With respect to the military aircraft sector, sales of military aircraft, engines, parts, and services were relatively flat from 2005 levels, with an increase of around 5.5% to $52.8 billion in 2006. Increased foreign deliveries of military helicopters, transports, aircraft engines and parts account for much of the increase. New Foreign Military Sales this year would imply a continued boost to this sector in the next two or three years. Missile sales declined slightly to $14.9 billion, or about $400 million. This was in spite of an increase in exports of missiles, rockets, and parts. AIA anticipates that this account, which includes ballistic missile defence R&D, test and evaluation of around $9 billion a year, will rebound in 2007. As for exports, foreign sales of aerospace products jumped sharply for a second year, totaling nearly $85.2 billion, an increase of $18 billion over the previous year's $67 billion. The increase is dominated by civil aircraft exports, particularly commercial transports, which increased from $28 billion to nearly $38 billion.
General aviation aircraft exports also enjoyed another good year, increasing by a third to $3.2 billion, again setting a new record. Military aircraft exports experienced a healthy 40% increase to $3.4 billion, although in absolute terms military exports only account for 15% of total aerospace exports. Now as to imports, these increased modestly to $30.4 billion in 2006, even though imports of complete civil aircraft declined slightly to $10.5 billion. That decline was more than offset by an 11% increase in aircraft engine imports to $3.6 billion, and an increase in imports of aircraft and engine parts of 15%, or $14.6 billion.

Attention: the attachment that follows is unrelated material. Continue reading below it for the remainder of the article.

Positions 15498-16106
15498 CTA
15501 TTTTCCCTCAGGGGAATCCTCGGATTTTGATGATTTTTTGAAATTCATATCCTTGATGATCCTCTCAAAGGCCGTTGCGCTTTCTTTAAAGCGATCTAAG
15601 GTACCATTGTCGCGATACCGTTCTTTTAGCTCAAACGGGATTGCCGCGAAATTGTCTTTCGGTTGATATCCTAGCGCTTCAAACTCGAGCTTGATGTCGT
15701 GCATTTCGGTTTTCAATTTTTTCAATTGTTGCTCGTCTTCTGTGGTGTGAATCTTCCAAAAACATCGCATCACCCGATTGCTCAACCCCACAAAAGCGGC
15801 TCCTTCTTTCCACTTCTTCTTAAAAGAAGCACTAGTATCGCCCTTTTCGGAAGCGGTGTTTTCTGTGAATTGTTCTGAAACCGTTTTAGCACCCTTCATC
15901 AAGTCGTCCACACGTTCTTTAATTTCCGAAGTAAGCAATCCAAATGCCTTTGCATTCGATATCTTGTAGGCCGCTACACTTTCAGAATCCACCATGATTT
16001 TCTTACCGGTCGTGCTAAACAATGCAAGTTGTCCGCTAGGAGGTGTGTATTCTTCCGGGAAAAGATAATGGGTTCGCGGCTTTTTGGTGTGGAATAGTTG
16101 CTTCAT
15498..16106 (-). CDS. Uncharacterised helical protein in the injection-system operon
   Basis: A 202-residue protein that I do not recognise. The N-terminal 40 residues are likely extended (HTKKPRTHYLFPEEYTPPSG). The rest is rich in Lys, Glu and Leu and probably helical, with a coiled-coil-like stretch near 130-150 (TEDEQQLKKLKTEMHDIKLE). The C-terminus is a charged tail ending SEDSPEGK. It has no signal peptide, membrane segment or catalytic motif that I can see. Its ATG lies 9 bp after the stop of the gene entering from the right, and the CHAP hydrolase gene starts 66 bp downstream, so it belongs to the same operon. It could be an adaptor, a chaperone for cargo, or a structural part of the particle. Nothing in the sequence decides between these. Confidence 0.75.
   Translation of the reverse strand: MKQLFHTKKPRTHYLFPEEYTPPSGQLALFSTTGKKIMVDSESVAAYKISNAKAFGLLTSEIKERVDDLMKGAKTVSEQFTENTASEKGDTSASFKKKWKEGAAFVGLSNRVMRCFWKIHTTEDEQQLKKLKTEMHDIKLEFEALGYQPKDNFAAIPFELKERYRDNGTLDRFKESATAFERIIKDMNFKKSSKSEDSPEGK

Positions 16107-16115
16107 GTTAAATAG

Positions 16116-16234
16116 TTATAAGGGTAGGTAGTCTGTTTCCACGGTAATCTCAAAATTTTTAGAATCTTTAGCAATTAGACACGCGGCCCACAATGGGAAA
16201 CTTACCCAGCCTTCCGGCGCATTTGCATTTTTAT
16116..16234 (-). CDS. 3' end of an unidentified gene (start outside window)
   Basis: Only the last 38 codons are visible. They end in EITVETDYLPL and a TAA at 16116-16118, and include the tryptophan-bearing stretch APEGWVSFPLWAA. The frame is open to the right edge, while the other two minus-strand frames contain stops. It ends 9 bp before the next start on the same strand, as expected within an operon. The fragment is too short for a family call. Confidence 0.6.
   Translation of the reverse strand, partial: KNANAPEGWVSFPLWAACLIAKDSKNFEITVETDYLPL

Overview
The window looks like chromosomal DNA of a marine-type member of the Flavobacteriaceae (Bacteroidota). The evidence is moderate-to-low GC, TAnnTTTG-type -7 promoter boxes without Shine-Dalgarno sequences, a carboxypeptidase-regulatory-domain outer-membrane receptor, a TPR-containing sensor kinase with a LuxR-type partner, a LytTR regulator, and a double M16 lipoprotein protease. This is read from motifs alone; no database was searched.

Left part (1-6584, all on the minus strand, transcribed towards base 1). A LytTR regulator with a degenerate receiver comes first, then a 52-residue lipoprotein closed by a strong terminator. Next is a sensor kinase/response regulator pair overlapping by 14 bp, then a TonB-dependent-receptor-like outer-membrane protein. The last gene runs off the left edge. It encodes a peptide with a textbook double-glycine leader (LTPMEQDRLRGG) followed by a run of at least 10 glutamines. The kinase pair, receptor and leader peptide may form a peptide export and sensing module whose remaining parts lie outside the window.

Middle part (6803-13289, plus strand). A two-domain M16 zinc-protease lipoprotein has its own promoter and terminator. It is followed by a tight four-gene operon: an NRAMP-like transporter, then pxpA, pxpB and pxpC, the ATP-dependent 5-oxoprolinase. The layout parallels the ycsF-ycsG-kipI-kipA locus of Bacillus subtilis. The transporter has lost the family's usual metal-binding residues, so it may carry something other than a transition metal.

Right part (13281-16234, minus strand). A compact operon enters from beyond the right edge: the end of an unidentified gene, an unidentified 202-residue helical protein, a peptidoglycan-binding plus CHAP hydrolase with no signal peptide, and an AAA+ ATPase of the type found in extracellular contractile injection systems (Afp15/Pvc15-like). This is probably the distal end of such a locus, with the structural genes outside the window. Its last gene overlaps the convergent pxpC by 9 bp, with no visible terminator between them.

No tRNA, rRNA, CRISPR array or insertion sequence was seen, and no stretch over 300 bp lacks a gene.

These changes are largely due to a sharp increase in the domestic production of civil transports and business jets for sale to foreign customers, while purchases by domestic carriers of completed transport aircraft were relatively weak. On the subject of trade balances, exports of US aerospace products soared to nearly $85.2 billion in 2006, while imports remain relatively flat at a bit under $30.4 billion, producing a record trade balance for the aerospace industry of $55 billion. This continues the track record of the industry as a major net export earner for the US, helping to offset the overall chronic trade deficit. And, aerospace industry employment continued to increase for the third consecutive year, with the total workforce ending up at 635,000. That is up from 625,000 at the end of 2005.